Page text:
New smart meter tells Brits exactly what they already know
Live 'leccy stats from the cloud to save 'millions'
We're all going to be much richer thanks to British Gas, which will push kit from Cambridge startup AlertMe into 10,000 homes this summer. The rollout will reach the rest of the energy giant's ten million customers in the autumn.
Not that AlertMe is guaranteed to be supplying all the kit, which will integrate with smart meters to display customers' gas and electricity consumption. However, being selected for the trial is a significant win even though the two companies already work together - AlertMe provides 'leccy consumption displays to some British Gas punters.
British Gas, in common with the other UK suppliers, is committed to fitting so-called smart meters to homes over the next seven years. Those meters can be read and controlled remotely, which has sparked some security fears , but AlertMe's touchscreen-fitted component is supposed to be the friendly customer-facing side of the tech: by telling us how much we're using, it's hoped to radically reduce our energy consumption.
"Big data innovation to provide simple, personalised insights, to help consumers save millions on energy bills," says the press release in breathless prose, in the knowledge that the only thing preventing us from switching off lights, or hanging the washing out on a line, is the lack of a Web 2.0 front-end to tell us how much juice we're burning.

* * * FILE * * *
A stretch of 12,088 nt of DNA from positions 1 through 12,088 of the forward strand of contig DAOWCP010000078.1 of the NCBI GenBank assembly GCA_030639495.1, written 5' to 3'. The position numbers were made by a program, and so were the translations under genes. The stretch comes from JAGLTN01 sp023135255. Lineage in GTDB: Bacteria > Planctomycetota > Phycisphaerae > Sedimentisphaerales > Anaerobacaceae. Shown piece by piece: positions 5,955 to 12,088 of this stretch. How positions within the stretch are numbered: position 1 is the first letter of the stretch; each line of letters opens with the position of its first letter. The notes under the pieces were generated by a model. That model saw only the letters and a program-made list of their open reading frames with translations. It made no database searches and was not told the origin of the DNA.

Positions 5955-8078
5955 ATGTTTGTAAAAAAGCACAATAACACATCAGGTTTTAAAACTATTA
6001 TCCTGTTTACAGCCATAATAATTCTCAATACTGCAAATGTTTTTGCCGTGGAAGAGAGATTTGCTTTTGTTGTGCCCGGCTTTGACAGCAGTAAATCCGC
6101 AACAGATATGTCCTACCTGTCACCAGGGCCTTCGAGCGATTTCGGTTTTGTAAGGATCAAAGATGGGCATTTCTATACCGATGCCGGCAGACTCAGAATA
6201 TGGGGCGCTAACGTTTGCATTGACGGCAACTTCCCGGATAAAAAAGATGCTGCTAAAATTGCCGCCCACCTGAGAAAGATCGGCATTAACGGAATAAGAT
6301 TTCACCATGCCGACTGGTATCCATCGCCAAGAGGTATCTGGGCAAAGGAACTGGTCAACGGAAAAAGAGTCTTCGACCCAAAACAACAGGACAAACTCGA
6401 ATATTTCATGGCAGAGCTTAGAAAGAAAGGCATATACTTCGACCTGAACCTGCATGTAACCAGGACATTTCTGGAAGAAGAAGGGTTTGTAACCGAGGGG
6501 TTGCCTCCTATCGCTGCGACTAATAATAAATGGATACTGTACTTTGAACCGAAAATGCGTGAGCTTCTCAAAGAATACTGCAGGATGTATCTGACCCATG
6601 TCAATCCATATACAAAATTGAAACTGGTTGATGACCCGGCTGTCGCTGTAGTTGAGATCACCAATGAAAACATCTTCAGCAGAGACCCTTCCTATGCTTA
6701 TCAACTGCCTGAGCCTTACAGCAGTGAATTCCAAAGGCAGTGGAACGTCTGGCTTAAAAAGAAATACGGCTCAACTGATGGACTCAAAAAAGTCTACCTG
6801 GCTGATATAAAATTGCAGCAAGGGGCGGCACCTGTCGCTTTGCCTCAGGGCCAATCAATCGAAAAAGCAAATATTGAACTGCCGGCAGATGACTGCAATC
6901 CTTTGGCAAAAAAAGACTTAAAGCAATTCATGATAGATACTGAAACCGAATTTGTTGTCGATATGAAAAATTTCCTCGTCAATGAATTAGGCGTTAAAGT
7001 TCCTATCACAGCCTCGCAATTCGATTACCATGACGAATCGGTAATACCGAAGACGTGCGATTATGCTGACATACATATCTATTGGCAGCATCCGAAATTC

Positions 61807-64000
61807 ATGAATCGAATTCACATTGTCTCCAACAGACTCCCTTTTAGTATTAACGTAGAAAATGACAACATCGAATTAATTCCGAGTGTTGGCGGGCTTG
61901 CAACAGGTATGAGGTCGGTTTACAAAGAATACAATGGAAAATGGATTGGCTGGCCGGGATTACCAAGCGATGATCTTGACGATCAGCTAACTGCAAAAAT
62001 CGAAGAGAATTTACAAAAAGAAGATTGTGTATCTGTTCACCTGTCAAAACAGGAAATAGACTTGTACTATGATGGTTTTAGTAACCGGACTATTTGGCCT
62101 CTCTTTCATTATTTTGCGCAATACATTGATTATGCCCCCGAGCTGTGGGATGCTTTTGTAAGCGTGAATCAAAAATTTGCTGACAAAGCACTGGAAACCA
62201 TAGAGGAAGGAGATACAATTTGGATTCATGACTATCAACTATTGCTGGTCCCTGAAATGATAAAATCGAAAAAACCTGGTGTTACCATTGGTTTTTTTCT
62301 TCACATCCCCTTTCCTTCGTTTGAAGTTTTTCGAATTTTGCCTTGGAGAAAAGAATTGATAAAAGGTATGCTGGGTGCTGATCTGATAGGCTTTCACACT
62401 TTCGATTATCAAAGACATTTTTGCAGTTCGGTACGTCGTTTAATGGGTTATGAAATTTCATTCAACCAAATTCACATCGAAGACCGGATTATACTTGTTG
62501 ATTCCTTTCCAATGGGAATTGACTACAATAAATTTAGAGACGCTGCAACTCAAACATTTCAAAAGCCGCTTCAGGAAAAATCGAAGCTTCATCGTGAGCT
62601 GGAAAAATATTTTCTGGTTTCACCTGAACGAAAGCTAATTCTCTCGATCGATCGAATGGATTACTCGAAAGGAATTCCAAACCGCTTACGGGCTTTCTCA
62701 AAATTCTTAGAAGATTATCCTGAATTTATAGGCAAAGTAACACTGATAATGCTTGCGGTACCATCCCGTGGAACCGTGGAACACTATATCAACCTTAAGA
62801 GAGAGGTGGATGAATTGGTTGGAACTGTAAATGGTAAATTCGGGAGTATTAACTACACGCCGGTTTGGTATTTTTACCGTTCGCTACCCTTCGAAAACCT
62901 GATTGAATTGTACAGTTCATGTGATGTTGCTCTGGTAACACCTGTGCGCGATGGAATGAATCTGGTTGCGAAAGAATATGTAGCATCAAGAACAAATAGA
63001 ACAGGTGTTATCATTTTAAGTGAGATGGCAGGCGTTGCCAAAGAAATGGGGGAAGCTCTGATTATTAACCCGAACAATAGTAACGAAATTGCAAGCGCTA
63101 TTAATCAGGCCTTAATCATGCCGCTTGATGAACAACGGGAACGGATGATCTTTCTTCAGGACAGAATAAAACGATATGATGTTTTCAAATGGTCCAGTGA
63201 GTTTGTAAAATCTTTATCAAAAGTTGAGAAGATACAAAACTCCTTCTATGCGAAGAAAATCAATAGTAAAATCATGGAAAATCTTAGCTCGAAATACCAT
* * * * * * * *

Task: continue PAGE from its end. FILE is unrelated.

"We can take the smart meter information, put it in context and make the most relevant recommendations to help customers make simple decisions that can save them a lot of money," says AlertMe, which also offers a Zigbee-based hub and monitoring plugs (£50 and £25 a pop respectively) that tie into the company's servers (over the user's broadband) for rendering into web browsers or the inevitable iPhone app.
One can't help but notice parallels with the government's vegetable helpline, which was intended to encourage people to eat vegetables but was little used. It turns out that most of us know we should eat more greens and less fat, but we still choose not to. Being reminded about our electricity usage might remind us to cut back, but the monthly bill is often enough for that and it's a game of diminishing returns.
But the government, along with industry, thinks differently and is pinning a lot on the promise of smart consumption monitoring, and if we don't all respond to the gentle chiding of the iPhone app then there's always the smart meter itself which could cut off the supply without so much as a knock on the door. ®